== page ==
NOD1/2 and NOD-like receptors (NLRs) belong to the superclass of pattern recognition receptors (i.e., PAMPs, DAMPs), among which are also the innate immune ‘Toll-like’ receptors (TLRs). Pattern recognition receptors play key roles in determining the function and activity of innate immune effectors. Both NODs/NLRs and TLRs are well-recognized mediators of the immune and metabolic imbalances occurring in NCDs and cancer [32][33][34]. It is well known that microbial peptidoglycans—γ-D-glutamyl-meso-diaminopimelic acid and muramyl dipeptide—act as the prototypical agonist of NODs, and despite the known and described functions as microbial sensors, they also affect the development of extraintestinal diseases and cancer [35]. For example, NOD1/2 activation and deficiency as well as the intake of a diet rich in lipids and certain signals of cellular damage are closely related to cell proliferation and the response(s) to chemotherapy in hepatocellular carcinoma (HCC) [32]. The balance between the anti/pro-tumor consequences from NOD signaling appears to depend on several factors (i.e., the type and stage of the tumor, the microenvironment, and the interactions between the cells of the immune system) [36]. The convergence between NODs/NLRs and TLRs may constitute the way to integrate the different stimuli determining the underlying signaling and the receptors’ contribution to disease development.
Recent work identified the participation of Rho GTPases as part of the molecular signaling associated with NODs [37]. In humans and mice, the widespread expression of Rho kinases, which represent target molecules in regulating metabolic function and energy storage, is known [38]. A clear example of the importance of NCDs is that molecules such as Rac1 play important positive roles in insulin-stimulated glucose uptake. The latter effect constitutes a possible link between obesity and T2D. Rac1 also represents a regulator of cell migration and a potential target for cancer therapy and contributes to the maximal activation of STAT3 in IFN-γ stimulation. Rho kinases are also relevant players in cancer and neurodegeneration [39]. Not surprisingly, Rho kinases, also exert various activities to effectively modulate the immune system and have been identified as potential therapeutic targets in cancer immunotherapy [40]. Protein kinase inhibitors can be found in several foods where bioactive compounds displaying inhibitory activity occur naturally [39]. Unfortunately, the inhibitory role appears unspecific and reversible, as in the case of polyphenols. In addition, some of these activities have their origin in both bacterial production and their metabolic capacities [41]. Notwithstanding, recent work has shown the potential of serine-type protease inhibitors to up-regulate the Rho GDP-dissociation inhibitor in macrophages via interaction with TLR4 (MyD88-independent) signaling [42]. Collectively, these observations suggest that imbalances of cellular metabolic homeostasis are sensed by NOD1/2, thereby contributing to the early glycolytic reprogramming of human monocyte-derived macrophages [33]. The implication of NOD2 in the production of type I interferons, associated with the interconnected signaling with TLRs, could be responsible, at least in part, for boosting the loss of regulatory capacity on the proinflammatory processes in NCDs.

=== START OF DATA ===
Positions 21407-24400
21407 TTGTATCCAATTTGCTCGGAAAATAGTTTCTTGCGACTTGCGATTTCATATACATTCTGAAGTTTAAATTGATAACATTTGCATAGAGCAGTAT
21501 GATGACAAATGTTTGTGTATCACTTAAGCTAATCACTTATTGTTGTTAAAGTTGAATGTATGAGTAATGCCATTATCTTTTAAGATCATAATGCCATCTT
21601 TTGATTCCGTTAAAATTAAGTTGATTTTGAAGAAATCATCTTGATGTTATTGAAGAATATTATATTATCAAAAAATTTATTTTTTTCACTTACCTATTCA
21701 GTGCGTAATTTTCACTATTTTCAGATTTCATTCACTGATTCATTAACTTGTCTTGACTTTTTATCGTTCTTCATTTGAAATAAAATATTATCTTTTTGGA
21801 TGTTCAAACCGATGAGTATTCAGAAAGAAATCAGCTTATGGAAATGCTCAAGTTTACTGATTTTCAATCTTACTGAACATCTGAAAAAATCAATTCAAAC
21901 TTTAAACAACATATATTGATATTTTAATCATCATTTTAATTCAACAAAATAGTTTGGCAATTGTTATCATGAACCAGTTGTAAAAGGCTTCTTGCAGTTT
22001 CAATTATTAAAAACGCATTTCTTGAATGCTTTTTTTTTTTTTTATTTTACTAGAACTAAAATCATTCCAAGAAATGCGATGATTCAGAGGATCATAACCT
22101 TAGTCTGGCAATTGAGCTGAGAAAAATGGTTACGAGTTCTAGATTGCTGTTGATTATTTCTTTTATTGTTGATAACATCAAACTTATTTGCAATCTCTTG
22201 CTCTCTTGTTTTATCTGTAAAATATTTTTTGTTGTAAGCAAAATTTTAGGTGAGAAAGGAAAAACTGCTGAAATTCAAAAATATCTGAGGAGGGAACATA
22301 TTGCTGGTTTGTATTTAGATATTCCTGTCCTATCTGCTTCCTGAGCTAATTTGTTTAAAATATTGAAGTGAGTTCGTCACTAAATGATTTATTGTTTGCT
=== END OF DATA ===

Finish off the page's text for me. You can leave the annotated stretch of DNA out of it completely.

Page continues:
A direct consequence of the metabolic imbalances occurring during NCDs and cancer is increased stress on the endoplasmic reticulum [43]. This organelle plays a critical role in the development of NCDs and cancer since the maintenance of its homeostasis is essential in the regulation of TLR4 expression. In this context, the capacity of NOD1/2 for sensing ER stress may also be of relevance for these pathologies in which the receptors could significantly influence the organelle’s function. ER stress has been identified as a central feature of the peripheral insulin resistance occurring in T2D [44]. In obesity, increased and sustained concentrations of fatty acids in the peripheral bloodstream contribute to establishing lipotoxic stimuli and a chronic inflammatory state impairing ER stress [45]. A clear consequence of these homeostatic alterations is the activation of the unfolded protein response (UPR), commonly upregulated in cancer [46].